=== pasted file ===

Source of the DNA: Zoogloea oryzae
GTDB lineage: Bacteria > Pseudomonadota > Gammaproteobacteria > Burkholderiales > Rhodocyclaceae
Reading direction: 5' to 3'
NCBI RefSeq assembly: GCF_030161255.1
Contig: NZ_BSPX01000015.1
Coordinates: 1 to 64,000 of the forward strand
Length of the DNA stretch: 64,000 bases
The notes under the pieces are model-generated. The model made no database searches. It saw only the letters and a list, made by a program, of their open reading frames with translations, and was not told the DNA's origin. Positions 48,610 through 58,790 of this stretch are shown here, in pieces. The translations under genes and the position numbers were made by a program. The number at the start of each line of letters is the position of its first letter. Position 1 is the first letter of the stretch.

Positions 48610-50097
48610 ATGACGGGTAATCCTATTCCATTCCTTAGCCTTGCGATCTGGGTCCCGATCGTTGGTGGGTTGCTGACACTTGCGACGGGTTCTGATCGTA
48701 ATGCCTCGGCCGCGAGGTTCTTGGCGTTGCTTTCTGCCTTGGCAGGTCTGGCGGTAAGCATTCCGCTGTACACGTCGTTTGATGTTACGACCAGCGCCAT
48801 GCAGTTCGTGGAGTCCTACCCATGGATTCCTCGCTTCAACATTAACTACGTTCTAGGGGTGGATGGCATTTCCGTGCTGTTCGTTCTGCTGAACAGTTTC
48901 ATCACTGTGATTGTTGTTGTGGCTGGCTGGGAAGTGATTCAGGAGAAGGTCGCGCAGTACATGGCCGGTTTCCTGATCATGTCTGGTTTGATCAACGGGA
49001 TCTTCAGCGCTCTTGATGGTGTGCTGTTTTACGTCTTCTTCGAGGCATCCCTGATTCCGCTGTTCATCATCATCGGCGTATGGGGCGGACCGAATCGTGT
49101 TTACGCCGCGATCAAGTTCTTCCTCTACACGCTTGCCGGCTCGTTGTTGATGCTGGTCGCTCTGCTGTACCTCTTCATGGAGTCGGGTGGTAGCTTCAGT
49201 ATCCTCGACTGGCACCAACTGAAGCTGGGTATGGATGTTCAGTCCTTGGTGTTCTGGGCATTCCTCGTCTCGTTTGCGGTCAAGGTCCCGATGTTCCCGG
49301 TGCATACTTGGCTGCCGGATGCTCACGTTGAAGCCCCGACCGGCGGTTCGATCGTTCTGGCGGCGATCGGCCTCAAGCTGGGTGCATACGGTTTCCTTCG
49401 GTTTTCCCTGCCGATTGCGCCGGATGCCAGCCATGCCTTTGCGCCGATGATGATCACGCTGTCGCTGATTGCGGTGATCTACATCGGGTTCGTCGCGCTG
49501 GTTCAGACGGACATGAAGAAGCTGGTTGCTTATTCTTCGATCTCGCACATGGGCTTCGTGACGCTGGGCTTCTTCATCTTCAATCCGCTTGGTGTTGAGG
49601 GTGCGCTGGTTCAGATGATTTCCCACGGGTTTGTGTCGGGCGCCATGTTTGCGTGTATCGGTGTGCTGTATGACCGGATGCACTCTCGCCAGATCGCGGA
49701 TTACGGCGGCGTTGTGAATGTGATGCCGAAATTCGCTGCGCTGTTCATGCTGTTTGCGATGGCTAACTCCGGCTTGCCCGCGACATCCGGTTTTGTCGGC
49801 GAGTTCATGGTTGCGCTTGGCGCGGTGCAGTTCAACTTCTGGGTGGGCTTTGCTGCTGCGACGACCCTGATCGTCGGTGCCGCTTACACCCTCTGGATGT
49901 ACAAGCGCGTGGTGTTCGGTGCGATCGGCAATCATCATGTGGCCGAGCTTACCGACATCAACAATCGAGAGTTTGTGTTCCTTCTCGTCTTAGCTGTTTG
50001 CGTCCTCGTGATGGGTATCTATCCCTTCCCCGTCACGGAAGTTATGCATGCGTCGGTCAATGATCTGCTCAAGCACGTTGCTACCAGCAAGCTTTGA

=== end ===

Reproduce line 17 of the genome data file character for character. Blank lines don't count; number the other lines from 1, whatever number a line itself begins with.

49301 TGCATACTTGGCTGCCGGATGCTCACGTTGAAGCCCCGACCGGCGGTTCGATCGTTCTGGCGGCGATCGGCCTCAAGCTGGGTGCATACGGTTTCCTTCG